Sunday, February 21, 2010

The Knowledge Travels by Sea

The first urban settlements on earth were in Mesopotamia, where man was able to prosper because of the geography – farming made easy. The technology of the Mesopotamians was not a secret for long, and it moved south to Egypt and westward over the Mediterranean.

The following chart shows this movement from Sumer to Greece over a 1500 year time span.

These are not movements of people in groups, they are the pathways of knowledge. Perhaps the craftsmen did move – the smiths and potters who were skilled enough to go with the highest bidder. Still, it was the absorbing of what was previously unknown that built the foundation of each successive society.

You see green arrows and white arrows, showing knowledge transfer by sea and by land. Funny thing about the land route, though. It stops at Troy. There is little evidence of knowledge crossing from Troy by land to the Greek Peninsula. Conversely, there is ample evidence for the sea route: to Crete, the Cyclades, and then Lerna in the Peloponnese.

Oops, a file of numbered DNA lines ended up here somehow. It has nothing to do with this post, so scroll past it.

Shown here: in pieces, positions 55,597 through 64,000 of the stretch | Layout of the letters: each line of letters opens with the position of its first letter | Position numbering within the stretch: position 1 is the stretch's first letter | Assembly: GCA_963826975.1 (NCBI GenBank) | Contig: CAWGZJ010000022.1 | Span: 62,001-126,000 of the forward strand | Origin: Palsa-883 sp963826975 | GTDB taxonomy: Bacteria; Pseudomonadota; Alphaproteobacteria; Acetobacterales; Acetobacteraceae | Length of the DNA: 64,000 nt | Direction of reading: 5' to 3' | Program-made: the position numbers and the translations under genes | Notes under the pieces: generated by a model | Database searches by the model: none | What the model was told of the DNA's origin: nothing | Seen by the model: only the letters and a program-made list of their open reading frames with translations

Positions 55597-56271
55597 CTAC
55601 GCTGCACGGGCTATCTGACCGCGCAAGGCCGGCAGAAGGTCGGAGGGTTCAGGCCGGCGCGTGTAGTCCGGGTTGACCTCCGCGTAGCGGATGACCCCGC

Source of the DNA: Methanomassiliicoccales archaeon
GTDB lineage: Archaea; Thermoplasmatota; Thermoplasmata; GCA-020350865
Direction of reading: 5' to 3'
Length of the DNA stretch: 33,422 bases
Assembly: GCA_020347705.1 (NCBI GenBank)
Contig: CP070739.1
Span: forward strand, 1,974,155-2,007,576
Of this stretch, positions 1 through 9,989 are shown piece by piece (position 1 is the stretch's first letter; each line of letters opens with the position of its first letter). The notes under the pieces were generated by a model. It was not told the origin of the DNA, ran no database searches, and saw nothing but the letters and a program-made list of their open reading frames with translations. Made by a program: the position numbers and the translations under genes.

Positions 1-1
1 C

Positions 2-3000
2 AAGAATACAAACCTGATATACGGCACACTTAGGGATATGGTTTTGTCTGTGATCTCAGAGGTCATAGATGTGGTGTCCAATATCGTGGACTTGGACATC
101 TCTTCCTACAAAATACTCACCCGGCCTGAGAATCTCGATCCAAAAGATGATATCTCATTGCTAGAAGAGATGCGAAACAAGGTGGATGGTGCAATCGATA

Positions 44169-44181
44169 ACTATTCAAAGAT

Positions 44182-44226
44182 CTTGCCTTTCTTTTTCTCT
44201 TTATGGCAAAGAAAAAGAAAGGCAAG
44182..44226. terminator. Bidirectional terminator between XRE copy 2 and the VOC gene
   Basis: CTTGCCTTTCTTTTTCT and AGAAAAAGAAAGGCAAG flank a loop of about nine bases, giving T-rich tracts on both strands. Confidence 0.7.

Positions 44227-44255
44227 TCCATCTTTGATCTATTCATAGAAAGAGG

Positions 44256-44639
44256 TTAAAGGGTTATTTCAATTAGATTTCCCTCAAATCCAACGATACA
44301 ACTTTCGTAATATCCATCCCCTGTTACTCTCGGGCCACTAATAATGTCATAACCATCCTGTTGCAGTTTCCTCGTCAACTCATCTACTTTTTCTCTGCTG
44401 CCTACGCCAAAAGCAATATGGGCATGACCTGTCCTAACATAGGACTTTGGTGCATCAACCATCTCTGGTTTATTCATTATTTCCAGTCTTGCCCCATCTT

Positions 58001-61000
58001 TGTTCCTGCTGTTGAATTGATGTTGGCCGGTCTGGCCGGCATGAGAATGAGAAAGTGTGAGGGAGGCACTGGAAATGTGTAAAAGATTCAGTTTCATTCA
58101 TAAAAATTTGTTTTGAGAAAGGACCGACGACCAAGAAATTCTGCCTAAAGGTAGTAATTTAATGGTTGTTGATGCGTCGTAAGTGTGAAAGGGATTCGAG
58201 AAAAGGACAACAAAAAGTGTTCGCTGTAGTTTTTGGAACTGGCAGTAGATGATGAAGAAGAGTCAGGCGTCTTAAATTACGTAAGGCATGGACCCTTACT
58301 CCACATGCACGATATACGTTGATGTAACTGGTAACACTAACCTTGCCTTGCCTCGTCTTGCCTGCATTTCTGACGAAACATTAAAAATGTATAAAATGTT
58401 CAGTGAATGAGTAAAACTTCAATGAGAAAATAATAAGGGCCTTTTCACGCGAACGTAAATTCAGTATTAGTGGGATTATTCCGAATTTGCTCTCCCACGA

Maybe this should be obvious, because man could transfer new ideas faster by sea than land. Trade would expose the importer to new wares and create demand for the style locally. Pottery styles follow the arrows as they make their way west. Still, individual differences remained. The Greeks never quite understood the Minoan pottery’s lack of precision. They admired the craft, and maybe copied the technique, but never gave up that which was uniquely Greek.

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